Telford Still Raising The Fundraising Bar
Published August 04, 2010 12:00
GAINESVILLE, FL, USA - In early 2002, Tom Telford struggled for oxygen with every breath. He had a constant raspy cough and moved his body very minimally with fatigue. Telford had pulmonary fibrosis and needed a lung transplant. It was his only chance, and it was a slim one, with only a 50 percent survival rate after five years. Telford got his lung transplant in Gainesville, Florida, at Shands Hospital. Afterwards, his oxygen intake climbed and life came back to the University of Florida engineering graduate of 1963.
Since then Telford has poured his efforts into fundraising for lung transplant research, and Sony Ericsson WTA Tour players are rallying right behind him - and it has all had a $1 million pay-off.
Five years after his lung transplant, Telford, along with former world No.1 doubles players Rennae Stubbs and Corina Morariu, hosted the Charity Tennis Classic in Gainesville to raise funds for lung transplant research. There was a clinic, exhibition with the pros and benefit dinner highlighted by two key note speakers, Stubbs and Florida Speaker of the House Larry Cretul.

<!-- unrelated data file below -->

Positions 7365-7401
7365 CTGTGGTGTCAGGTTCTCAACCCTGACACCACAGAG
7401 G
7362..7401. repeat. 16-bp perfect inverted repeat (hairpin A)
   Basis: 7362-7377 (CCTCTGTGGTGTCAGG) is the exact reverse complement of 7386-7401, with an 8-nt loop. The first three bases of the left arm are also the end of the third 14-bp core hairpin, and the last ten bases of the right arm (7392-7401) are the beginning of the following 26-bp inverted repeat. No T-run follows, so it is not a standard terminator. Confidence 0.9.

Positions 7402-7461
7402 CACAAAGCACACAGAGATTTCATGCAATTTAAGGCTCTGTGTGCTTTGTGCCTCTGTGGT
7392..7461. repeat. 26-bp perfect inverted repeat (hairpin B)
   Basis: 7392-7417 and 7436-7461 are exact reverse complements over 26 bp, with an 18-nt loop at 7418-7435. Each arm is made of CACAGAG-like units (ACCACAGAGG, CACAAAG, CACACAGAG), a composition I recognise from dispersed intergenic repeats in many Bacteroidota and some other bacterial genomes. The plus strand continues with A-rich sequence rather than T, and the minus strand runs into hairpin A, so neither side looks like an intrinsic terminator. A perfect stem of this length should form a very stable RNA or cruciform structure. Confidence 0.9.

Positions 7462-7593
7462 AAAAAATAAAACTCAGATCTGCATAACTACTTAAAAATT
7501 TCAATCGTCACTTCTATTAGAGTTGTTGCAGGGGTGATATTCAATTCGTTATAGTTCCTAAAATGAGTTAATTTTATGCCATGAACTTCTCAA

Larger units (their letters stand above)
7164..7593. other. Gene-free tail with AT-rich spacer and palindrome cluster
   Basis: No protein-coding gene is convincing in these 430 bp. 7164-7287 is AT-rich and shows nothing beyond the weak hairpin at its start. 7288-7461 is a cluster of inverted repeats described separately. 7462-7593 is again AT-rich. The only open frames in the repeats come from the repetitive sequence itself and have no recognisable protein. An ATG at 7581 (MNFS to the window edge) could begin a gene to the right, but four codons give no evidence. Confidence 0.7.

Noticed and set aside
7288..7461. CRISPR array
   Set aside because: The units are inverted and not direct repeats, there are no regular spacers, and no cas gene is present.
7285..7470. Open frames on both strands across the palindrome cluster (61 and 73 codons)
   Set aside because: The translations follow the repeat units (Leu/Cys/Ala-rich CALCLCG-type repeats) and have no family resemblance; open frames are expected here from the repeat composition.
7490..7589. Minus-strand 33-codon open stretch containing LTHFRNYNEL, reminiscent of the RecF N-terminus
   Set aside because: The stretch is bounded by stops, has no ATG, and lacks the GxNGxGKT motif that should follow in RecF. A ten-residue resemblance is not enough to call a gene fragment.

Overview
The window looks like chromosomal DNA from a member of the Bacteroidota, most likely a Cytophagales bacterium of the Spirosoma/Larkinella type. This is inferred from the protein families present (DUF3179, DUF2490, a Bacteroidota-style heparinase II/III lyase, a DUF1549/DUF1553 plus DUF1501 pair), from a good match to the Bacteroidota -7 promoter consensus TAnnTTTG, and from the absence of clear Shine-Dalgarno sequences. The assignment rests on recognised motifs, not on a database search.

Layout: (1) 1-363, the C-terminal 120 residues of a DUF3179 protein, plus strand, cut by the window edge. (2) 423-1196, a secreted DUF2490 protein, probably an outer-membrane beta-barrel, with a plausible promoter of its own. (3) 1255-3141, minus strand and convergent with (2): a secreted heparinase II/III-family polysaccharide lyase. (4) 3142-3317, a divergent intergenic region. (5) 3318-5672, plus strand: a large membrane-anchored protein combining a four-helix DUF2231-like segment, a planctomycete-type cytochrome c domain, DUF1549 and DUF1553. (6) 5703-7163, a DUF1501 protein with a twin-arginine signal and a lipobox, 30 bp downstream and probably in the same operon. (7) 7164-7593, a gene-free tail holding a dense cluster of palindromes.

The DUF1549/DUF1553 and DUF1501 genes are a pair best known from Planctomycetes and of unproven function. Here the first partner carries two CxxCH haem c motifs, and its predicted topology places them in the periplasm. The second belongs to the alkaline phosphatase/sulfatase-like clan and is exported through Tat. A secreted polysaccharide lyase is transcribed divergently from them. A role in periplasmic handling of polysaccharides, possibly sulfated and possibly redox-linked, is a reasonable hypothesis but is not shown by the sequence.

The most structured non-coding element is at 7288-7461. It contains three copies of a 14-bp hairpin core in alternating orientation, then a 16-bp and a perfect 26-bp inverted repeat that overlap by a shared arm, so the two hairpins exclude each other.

All together they raised $62,000 for Shands Hospital's lung transplant division. Telford said, "It was a step in the right direction, but it was a small step, and I knew I wanted to do more."
Telford continued to find ways to bring light to his cause and effective July 1, 2010 his work with Stubbs and Morariu finally paid off. The Florida Legislature passed the state's FY 2010-2011 budget with a $1 million appropriation for UF's lung transplantation program.
Stubbs, who has had personal contact with someone who had a lung transplant, was truly touched when she found out her efforts helped to make such a big difference: "It was with great pride I participated in the exhibition at the University of Florida to help raise funds and awareness for lung transplants. It is with even greater pride now, knowing this amazing cause has come to fruition in such a big way with the help and dedication of so many involved."
Morariu, a cancer survivor, has always found ways to help give back because she knows how important fundraising is: "I have been a direct beneficiary of numerous advances made in medical research. These advances are made possible by the countless hours spent by tireless volunteers dedicated to raising money to help people in need."
Telford says he could not have done it without the help of the Tour and its players. He is still an instrumental part of the initiative, working with the hospital's management to ensure the money goes to the right places.
Telford will turn 70 in a few weeks. He recently purchased his Gator season football tickets and remains active through his work with Shands Hospital.
"Those doctors saved my life, but it isn't like that for everyone. I am extremely excited with our progress and look forward to keeping this initiative going."